This is a guest post by Audrey Porterman
In part one of this series, I gave you a ton of tips for preventing and overcoming writer’s block. Well, here are a whole lot more:
Use Multiple Monitors
I use multiple monitors when researching all the time, personally speaking never any more than two. One monitor should have your Word editor open in it, for me that is my right monitor. The other monitor should have your websites and other references on it.
If You Get Stuck
If you have multiple assignments, first off try to focus on one at a time. Don’t try to juggle multiple writing assignments at once it can cause confusion and make you more stuck.
If you are stuck on one assignment for a long time like greater than 30-45 minutes then know when to “quit.” Don’t actually quit an assignment, just start another and make sure you close out the previous one completely.
By starting another, you might find inspiration that could help you in the assignment giving you trouble.
Inspiration comes in many forms and from many places. The best place for it is online where you have the world at your fingertips. Wow, that is a lot of clichés for the first two sentences, sorry about that, but it’s true.
When covering a topic, hit many sites and get many perspectives on it. Find the one that best matches your feelings and viewpoints. On your piece of paper, write down things that you liked from their take and things that interested you.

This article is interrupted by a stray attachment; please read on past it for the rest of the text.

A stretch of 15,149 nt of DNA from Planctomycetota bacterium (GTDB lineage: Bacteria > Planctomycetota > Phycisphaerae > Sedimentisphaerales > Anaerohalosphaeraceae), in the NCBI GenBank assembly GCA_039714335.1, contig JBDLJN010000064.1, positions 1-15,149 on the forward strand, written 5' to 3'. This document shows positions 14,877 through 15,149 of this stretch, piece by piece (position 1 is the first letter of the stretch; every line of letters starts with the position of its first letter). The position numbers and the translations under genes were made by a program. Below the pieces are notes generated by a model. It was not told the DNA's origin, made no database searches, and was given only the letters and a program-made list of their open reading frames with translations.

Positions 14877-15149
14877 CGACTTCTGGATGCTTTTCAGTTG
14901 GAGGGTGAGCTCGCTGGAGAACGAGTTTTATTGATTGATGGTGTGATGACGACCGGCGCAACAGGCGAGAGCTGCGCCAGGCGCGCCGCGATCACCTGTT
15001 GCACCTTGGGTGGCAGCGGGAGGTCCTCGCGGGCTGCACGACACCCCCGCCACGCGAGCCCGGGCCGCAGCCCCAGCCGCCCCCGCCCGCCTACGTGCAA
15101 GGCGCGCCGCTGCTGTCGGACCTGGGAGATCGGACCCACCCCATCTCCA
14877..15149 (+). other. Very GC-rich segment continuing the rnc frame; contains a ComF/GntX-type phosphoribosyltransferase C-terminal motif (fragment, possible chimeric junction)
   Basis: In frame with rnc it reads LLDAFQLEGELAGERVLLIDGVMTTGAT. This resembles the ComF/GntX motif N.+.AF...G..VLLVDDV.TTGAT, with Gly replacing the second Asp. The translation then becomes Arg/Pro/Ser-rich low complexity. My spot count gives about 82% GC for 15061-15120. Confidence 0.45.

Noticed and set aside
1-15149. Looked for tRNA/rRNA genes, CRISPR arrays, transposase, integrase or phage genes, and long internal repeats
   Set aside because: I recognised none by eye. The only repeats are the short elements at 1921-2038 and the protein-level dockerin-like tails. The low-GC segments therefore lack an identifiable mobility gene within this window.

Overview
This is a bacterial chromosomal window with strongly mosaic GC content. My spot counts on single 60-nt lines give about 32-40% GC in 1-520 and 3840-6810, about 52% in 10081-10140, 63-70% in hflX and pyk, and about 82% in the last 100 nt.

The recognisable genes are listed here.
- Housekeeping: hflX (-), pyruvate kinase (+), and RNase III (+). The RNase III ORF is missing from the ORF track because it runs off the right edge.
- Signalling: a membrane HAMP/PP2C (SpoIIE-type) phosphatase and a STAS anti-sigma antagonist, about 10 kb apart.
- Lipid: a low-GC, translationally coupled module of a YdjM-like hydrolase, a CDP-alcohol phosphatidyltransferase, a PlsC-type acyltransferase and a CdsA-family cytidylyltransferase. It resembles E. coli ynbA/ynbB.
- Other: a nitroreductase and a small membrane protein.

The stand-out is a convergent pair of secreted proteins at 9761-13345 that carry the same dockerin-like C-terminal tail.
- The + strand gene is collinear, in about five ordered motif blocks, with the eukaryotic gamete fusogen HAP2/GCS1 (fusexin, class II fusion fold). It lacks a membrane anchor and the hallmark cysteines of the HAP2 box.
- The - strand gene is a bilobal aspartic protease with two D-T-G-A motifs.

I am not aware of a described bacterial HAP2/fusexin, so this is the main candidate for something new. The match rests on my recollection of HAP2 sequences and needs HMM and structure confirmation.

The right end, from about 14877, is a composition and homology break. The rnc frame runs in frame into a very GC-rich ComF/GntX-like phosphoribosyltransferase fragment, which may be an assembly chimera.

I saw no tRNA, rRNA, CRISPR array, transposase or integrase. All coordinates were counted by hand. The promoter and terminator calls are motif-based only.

Don’t focus on negatives they can be distracting and begin to consume you, unless you can use it productively and you see them as universal negatives. Universal negatives are negatives that multiple sources bring up and aren’t just a complaint from one source which could hint to that source being biased.
As a writer, we tend to find inspiration where others don’t, so you should get in the practice of carrying a mini notepad and using your phone’s camera feature to capture the moments for later reference.
I know I mentioned this in part one, but there’s more to it.
Remember how I said there are sites that I have bookmarked for every topic imaginable? Most of the sites are great for an excerpt or a brief description. Some times that is enough for me to run with and elaborate on, but other times they are too vague.
If you’re using a site like Engadget (aka: another blog site; professional or not), don’t ignore the source links at the end of most articles. They’ll provide the user with more specific information pertaining to the topic and usually without bias that some sites may have.
Never forget to site your sources in the end, if applicable.
How do you do research for your projects?
About the Author: Audrey Porterman is the main researcher and writer for doctoralprograms.org. Her most recent accomplishment includes graduating from Ohio State, with a degree in business management. Her current focus for the site involves social work phd programs and psychology doctorates.